If you’re a Canadian with internet access, you have probably already watched the video we’ve embedded above, that was made by a woman named Amanda House who ran a healthy, probiotic, protein infused frozen yogurt company called YoPro. The video is an emotional plea to the CEO of Loblaws, Galen Weston, who Amanda claims destroyed her healthy FroYo business, then developed their own no-name version of Amanda’s product, and directly worsened her husband’s serious medical problems in the process. Allegedly, Loblaws told her that they would stock YoPro in a whole bunch of Loblaws stores. Then, according to Amanda, that plan was reneged on at the last minute, causing the YoPro company to lose a whole bunch of money. Loblaws is saying that YoPro was not a hit. They’re saying it couldn’t “compete or succeed in the frozen desert market,” and that’s why their company failed. Galen Weston has even agreed to take a personal meeting with Amanda. All that said, Amanda’s video has gone viral to the max, an anti-Loblaws social media lynch mob has formed, and the whole scandal has become known around our office as FrozenYogurtGate2012.
A concerned tweeter questioning Loblaws about their idea-stealing fetish.
To try and make sense of this frozen treat catastrophe, I gave Amanda House a call this morning. After watching her video a few times, there were still some confusing components to the whole story. She claims that YoPro was left out of Loblaws' official planogram, which is an internal document from head office that dictates what product goes where on what shelf, in every store. If a product is not on the planogram, it doesn’t end up on the shelf. However, obviously, the product made its way into stores anyway since Loblaws is saying the frozen desserts weren’t selling. Amanda clarified: “After they left us out of the planogram, we had to approach stores individually to see if they would be willing to carry YoPro. The stores are sent these planograms, so they have their freezer space taken up by those products that are in the planogram. Many of the stores voiced their concern that they didn’t have space for YoPro. It’s very very precious space. So we were fortunate enough that some of the stores were willing to bring YoPro in, but often it wasn’t shelved in the frozen yogurt or ice cream section. It might have been just where they could find space. It could have been anywhere with the frozen muffins to the bulk vegetables so it was kind of all over the place.”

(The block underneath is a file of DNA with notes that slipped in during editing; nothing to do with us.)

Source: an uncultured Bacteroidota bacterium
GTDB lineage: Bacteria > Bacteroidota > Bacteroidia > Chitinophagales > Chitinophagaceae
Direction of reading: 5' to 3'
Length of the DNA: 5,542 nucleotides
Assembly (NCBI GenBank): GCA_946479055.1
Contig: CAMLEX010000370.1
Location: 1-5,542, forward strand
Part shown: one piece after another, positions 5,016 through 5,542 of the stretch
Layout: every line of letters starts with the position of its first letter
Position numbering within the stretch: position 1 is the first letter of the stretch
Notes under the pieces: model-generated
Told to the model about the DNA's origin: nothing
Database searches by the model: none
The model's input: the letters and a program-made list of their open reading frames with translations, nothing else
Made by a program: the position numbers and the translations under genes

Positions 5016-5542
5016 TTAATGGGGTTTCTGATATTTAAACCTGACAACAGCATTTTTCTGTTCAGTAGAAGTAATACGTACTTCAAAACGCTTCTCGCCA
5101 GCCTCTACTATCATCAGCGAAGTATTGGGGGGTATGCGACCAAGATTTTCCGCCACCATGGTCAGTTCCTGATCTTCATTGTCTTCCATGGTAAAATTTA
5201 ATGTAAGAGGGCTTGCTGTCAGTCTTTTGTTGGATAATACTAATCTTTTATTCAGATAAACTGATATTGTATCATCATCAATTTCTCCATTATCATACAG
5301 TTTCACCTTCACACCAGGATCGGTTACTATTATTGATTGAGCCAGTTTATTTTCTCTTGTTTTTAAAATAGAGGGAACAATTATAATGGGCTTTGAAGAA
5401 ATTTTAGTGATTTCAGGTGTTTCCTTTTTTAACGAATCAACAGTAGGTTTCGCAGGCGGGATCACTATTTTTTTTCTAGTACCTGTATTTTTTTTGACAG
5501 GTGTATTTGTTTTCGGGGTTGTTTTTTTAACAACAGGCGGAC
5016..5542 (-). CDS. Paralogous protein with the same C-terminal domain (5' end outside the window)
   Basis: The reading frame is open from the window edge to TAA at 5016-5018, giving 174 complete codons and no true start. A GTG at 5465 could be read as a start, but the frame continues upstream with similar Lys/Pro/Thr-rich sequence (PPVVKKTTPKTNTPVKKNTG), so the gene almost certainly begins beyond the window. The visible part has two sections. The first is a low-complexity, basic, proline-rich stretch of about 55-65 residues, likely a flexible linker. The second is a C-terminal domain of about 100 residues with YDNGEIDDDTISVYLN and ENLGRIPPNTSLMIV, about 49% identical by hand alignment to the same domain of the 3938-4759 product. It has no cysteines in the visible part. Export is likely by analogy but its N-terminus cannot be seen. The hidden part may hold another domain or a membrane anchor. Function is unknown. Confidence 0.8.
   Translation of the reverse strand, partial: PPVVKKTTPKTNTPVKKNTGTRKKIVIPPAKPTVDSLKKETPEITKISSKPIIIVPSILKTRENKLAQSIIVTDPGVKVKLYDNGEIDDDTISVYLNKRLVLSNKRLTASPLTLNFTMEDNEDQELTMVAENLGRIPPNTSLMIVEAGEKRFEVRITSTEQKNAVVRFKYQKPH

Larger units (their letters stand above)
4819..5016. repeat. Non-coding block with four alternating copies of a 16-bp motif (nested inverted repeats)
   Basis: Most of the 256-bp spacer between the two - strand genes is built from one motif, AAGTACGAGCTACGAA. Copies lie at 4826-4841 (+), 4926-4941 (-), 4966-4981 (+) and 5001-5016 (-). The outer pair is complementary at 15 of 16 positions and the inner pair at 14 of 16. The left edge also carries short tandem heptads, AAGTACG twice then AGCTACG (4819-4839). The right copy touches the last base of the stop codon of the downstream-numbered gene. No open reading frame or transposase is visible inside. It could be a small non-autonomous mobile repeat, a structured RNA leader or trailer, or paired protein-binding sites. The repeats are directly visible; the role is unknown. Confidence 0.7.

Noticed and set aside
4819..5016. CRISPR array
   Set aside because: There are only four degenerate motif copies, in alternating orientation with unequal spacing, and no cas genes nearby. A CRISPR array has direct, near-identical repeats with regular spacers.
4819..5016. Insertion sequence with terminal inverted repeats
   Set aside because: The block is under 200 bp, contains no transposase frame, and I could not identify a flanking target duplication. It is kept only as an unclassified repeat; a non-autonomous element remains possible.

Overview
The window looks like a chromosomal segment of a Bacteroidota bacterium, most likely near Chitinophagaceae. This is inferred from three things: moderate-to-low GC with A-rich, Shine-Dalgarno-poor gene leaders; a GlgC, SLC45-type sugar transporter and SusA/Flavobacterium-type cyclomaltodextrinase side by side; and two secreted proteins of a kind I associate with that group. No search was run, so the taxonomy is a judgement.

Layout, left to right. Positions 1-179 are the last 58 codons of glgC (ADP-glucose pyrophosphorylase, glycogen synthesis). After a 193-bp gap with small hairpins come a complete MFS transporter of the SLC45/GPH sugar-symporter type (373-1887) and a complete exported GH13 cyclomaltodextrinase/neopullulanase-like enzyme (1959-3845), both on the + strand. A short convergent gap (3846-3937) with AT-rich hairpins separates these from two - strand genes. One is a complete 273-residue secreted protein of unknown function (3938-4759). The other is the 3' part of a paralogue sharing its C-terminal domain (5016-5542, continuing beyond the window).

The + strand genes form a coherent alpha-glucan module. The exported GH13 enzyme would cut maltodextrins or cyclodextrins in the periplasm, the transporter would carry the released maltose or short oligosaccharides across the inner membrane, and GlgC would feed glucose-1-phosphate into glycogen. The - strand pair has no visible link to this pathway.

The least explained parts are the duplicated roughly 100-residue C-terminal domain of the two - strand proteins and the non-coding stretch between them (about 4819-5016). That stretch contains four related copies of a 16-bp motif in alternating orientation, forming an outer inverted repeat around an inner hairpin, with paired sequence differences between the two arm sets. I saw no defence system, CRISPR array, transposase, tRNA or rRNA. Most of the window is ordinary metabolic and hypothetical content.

Amanda House holding up a box of YoPro in her viral video.
So clearly Amanda and her husband were adept at hustling the product into stores, despite being left out of official Loblaws plans. Evidently, though, these stores that Amanda got YoPro into was not enough to sustain the business. The stores that Amanda got YoPro into amounted to “25%” of the stores that she had anticipated would be stocking her probiotic frozen yogurt treats. The story gets more complicated when it comes to Loblaws own version of this probiotic frozen yogurt. When I asked Amanda if she really believes that Loblaws buried her business then reverse engineered her frozen protein delicacy, she said: “When we first developed YoPro, we found that there was nothing out there like it. YoPro was the first protein fortified frozen yogurt with probiotics. It’s all natural as well. Now, working with protein can be extremely difficult because it can burn out pumps and mixers at the manufacturers, which is why it took us so long in research and development. So to see now that they have a very similar product that has been protein fortified and has very similar nutritional content and very similar ingredients and even similar layout of packaging, was obviously heart wrenching.”
Loblaws' social media rep responding directly to angry frozen yogurt lovers from their BlackBerry.